by Mejs Hasan on May 8, 2017

Over 200 million years ago, a reptile, 11 feet long and 1500 pounds, was prowling about, likely feeling very pleased with himself. Not only did he have four crunchy creatures starting to digest in his stomach, but he had bitten … Continue reading

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by Christina Lebonville on September 1, 2016

They had to go. Their cream filled indifference stared back at me as I decided their final seconds were nigh. The Oreos. They would all disappear into my face tonight. All I knew was that by the next day, I … Continue reading

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by JoEllen McBride on August 10, 2016

The Perseids are here! This annual meteor shower is one of the best and brightest, but this year it’s predicted to be even more spectacular. So, if you’re in a dark place tonight, look up. You may see a 4.5-billion-year-old … Continue reading

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by Matt Niederhuber March 6, 2017

The March for Science has drawn widespread support from a community anxious about the state of science under the new Trump administration. But while many are strongly in favor of such a march, the event has spurred a debate among … Continue reading

by Melissa Plooster March 2, 2017

During the 1950s, strange events began happening around Minamata Bay, located in the Kumamoto Prefecture of Japan. Fish floated belly-up and birds collapsed while flying. Cats convulsed, salivated excessively, jumped into the sea and drowned, or merely dropped dead. Eventually, … Continue reading

by David Abraham March 1, 2017

    I want to present a situation I occasionally find myself in: while visiting a city and looking for dinner, I try my best to find an outstanding place to eat. To help make this decision, I usually turn … Continue reading

by Carly Sjogren February 23, 2017

As a young woman in pursuit of a career in academia, I find the underrepresentation of women in STEM careers, and specifically scientific research, to be a daunting statistic to face. In STEM fields, the percentage of tenure-line faculty positions … Continue reading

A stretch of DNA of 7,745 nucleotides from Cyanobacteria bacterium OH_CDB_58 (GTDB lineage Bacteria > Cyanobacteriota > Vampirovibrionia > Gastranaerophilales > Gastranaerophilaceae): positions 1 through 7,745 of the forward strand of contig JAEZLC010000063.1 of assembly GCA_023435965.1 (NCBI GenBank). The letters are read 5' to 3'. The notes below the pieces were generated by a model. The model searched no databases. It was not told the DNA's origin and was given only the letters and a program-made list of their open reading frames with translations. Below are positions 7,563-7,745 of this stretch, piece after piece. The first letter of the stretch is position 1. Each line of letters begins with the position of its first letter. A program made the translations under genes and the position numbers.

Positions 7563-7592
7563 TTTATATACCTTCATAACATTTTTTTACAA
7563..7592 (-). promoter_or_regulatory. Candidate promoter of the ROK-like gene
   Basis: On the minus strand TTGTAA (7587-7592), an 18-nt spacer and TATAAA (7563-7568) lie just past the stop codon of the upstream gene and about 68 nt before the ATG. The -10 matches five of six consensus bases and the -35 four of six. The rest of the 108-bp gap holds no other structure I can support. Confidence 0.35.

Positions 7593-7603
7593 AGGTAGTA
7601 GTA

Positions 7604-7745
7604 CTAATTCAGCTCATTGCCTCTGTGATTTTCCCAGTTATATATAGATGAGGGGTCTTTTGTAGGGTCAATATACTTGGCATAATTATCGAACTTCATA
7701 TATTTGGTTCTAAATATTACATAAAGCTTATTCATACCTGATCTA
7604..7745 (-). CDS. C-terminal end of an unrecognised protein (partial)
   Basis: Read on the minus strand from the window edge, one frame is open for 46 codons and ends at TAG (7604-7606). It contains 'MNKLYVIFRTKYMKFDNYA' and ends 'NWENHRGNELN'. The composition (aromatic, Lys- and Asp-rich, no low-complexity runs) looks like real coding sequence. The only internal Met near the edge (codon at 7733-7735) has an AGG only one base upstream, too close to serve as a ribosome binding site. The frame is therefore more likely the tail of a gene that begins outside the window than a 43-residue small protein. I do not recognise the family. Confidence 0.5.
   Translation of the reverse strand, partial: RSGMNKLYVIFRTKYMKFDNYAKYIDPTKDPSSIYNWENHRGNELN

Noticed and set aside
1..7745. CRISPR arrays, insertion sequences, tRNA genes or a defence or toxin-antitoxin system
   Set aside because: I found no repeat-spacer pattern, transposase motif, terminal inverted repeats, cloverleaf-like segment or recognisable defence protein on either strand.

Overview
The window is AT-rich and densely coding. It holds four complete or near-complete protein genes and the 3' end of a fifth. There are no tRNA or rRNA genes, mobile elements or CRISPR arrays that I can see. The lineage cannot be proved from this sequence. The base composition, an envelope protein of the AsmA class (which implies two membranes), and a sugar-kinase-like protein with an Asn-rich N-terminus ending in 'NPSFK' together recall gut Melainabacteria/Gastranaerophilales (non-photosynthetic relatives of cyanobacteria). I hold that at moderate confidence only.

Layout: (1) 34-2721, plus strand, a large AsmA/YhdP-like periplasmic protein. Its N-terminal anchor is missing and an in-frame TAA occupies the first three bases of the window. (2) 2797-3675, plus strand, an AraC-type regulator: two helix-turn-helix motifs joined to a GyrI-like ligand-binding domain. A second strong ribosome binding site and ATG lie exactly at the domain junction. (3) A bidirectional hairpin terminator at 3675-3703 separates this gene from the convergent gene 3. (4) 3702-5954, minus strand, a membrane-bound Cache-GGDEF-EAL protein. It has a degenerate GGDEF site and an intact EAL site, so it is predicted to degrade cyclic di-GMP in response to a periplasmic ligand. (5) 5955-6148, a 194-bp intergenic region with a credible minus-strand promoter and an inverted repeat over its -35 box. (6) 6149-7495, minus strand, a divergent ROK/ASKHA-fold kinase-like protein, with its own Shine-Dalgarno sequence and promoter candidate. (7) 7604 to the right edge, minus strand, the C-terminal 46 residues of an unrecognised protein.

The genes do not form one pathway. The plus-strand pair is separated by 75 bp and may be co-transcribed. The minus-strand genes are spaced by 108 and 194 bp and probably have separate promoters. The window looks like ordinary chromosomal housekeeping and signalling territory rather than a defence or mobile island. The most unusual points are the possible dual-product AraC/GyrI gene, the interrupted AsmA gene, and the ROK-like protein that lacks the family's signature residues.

by Kathy Do February 22, 2017

Who I am today is a reflection of all the sacrifices my immigrant parents made to achieve the American Dream. In the late 1970s, my parents fled the Communist takeover of Vietnam, leaving behind family and friends and spending weeks traveling … Continue reading

by Mimi February 16, 2017

No, sorry, it’s not the latest variety of Corona beer. Rather, it is a new exciting advance in understanding nanoparticle toxicity! Nano-everywhere! Nanoparticles are any really really small particles in the nanometer range (1-100 nanometers). For size comparison, the thickness … Continue reading

by Rebecca O'Brien February 14, 2017

You may think it’s pretty neat that your dog Fido knows how to shake or bark on command, but until he learns to tell you where the good restaurants are, he’s got nothing on the African honeyguide. These small birds … Continue reading

by Christina Parker February 13, 2017

What role does science communication serve in society? Science communication aims to increase public awareness about science by sharing science-related topics through different medias like journalism, policy, news media, blogs, social media, and outreach opportunities. In the past few decades, … Continue reading

by Laetitia Meyrueix February 3, 2017

Every day the media bombards consumers with different recommendations regarding the amount of food to consume, important micronutrients to keep in mind, and general advice about what you should be putting into your body. It can be difficult, regardless of … Continue reading

by Julia DiFiore February 2, 2017

Today, groundhogs tell us if there will be six more weeks of winter or an early spring. Soon, puppies will be unleashed to help predict the Super Bowl winner. But have you ever considered looking to toads in order to … Continue reading